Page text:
The utilities industry is in the midst of great change. The urgent need to reduce greenhouse gas emissions and drive alternative forms of power generation has fuelled the need for technical innovations and the development of fundamentally different business models to ensure these targets are met.
Arguably the most important new innovation will be the smart meter and its associated advanced metering infrastructure (AMI). The deployment of such a massive system will impact every part of the utility process and require sophisticated and flexible business operations and IT systems to ensure efficient and effective global operation. Such an all-encompassing system, enabling utilities and customers to connect to a grid containing a giant database of energy information, clearly presents a set of challenges for all involved.
What is a Smart Grid?
The year is 2020 and the power industry’s vision of a brave new world of power generation – for both utilities and domestic customers – has become a reality. Millions of energy users around the world can tap into a mass database of information, linked to a grid that generates a unique set of energy usage for every household. The system is so smart it can even tell energy consumers spot price information at given times of the day, while also ensuring the mix of both fossil-based and renewable energy use, including solar and wind resources, is detailed along with the household’s consumption from electric cars. This is the vision of business services company SAP, which is working diligently with software and utility companies to build. The company is currently in the process of building the necessary infrastructure to catch up with a world it says is inevitably and rapidly moving towards the gigantic smart grid.
Speaking at the keynote address at the 7th International SAP Utilities Conference in Munich last month, the head of services industries at the business software applications and solutions company SAP, Klaus Heinman, says the way the industry delivers and consumes energy must change.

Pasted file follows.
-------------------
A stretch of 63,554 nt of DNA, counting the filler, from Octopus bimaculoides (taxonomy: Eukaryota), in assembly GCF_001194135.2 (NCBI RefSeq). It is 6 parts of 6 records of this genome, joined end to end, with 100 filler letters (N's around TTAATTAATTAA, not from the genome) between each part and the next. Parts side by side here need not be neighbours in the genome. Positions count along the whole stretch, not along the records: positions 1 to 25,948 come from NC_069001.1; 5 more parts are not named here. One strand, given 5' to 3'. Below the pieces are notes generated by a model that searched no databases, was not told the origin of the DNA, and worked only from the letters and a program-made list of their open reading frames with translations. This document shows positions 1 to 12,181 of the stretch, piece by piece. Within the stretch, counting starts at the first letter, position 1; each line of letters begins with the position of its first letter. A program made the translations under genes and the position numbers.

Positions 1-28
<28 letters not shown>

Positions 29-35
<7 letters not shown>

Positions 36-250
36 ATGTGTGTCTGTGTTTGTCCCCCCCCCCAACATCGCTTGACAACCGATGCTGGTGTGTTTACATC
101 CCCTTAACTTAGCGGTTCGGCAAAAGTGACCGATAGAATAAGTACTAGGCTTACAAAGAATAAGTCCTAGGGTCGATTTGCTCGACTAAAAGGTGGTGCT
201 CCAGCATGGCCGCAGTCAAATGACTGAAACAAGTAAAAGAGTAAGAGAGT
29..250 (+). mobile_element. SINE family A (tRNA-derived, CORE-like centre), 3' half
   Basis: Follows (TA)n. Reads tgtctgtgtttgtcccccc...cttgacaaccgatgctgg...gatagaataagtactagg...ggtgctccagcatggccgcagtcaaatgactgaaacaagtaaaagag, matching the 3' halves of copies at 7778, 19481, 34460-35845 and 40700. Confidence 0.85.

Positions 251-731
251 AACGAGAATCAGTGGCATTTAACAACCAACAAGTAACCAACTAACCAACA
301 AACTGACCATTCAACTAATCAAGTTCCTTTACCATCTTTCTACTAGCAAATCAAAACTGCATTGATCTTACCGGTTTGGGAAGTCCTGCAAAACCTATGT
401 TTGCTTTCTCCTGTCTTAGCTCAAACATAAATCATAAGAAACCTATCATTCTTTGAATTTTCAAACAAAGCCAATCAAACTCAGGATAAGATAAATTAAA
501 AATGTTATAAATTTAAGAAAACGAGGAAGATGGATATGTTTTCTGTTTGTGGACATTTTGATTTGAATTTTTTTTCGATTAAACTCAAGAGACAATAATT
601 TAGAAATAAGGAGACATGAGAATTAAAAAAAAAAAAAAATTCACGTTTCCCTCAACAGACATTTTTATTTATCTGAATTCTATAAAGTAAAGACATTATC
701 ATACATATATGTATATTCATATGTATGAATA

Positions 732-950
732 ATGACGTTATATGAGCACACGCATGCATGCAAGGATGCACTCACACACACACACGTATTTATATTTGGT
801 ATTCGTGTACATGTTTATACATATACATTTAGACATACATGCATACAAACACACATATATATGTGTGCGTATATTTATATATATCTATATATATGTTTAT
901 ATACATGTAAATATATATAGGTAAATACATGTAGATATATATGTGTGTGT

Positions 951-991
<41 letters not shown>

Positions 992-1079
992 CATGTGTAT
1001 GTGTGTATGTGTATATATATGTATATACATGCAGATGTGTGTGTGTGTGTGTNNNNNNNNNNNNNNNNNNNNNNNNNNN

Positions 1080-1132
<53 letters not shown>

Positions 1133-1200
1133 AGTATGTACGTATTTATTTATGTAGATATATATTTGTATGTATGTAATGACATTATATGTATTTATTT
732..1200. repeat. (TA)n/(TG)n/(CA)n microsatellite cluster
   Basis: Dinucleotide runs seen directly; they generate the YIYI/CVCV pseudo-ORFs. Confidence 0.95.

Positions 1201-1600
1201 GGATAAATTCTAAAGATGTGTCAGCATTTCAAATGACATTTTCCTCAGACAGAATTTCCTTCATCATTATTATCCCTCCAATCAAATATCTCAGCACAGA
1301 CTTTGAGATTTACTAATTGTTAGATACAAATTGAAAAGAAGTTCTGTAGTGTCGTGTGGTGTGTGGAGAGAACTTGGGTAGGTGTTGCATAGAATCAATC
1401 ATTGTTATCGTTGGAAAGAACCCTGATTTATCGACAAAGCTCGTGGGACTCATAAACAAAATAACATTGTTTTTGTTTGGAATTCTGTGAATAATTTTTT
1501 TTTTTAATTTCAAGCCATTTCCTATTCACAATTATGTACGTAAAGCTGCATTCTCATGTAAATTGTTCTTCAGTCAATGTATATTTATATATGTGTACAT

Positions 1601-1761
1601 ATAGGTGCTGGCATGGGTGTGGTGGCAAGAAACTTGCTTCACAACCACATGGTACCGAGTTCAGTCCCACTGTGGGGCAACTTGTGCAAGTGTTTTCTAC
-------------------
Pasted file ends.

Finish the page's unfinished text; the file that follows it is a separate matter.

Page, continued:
“We need a smart grid to bring order to an energy supply chain that will become very complex in the future,” Heinman said.
The process of building this massive grid has already begun and a number of industries are working together to help utility companies build the smart grid infrastructure. This technological revolution will not just impact the business model of utilities and associated power providers, consumers are also set to see a transformation in how they pay energy bills forever.
The AMI, currently in place on a small scale across a number of different industries, will not be enough from the consumer point of view, according to Heinman.
“We need an open architecture where all parties need to comply.”
A whole new industry, which will support and run alongside the smart grid system is also in the process of being built up. These companies aim to help customers interpret bill readings and ensure the cost-effective use of power. These business models, which will include the fossil fuel and renewables energy mix, will help “optimise energy consumption”, according to Heinman. New technology will show utility customers exactly how much energy they are consuming, taken from a string of incremental readings recorded throughout the day. The efficiency of the smart meter will also help drive down CO² emissions, thus contributing to the reduction of global greenhouse gas emissions. While the global-scale electronic utility billing system may be a few years away, the technology to create the smart grid has already arrived, albeit on a small scale.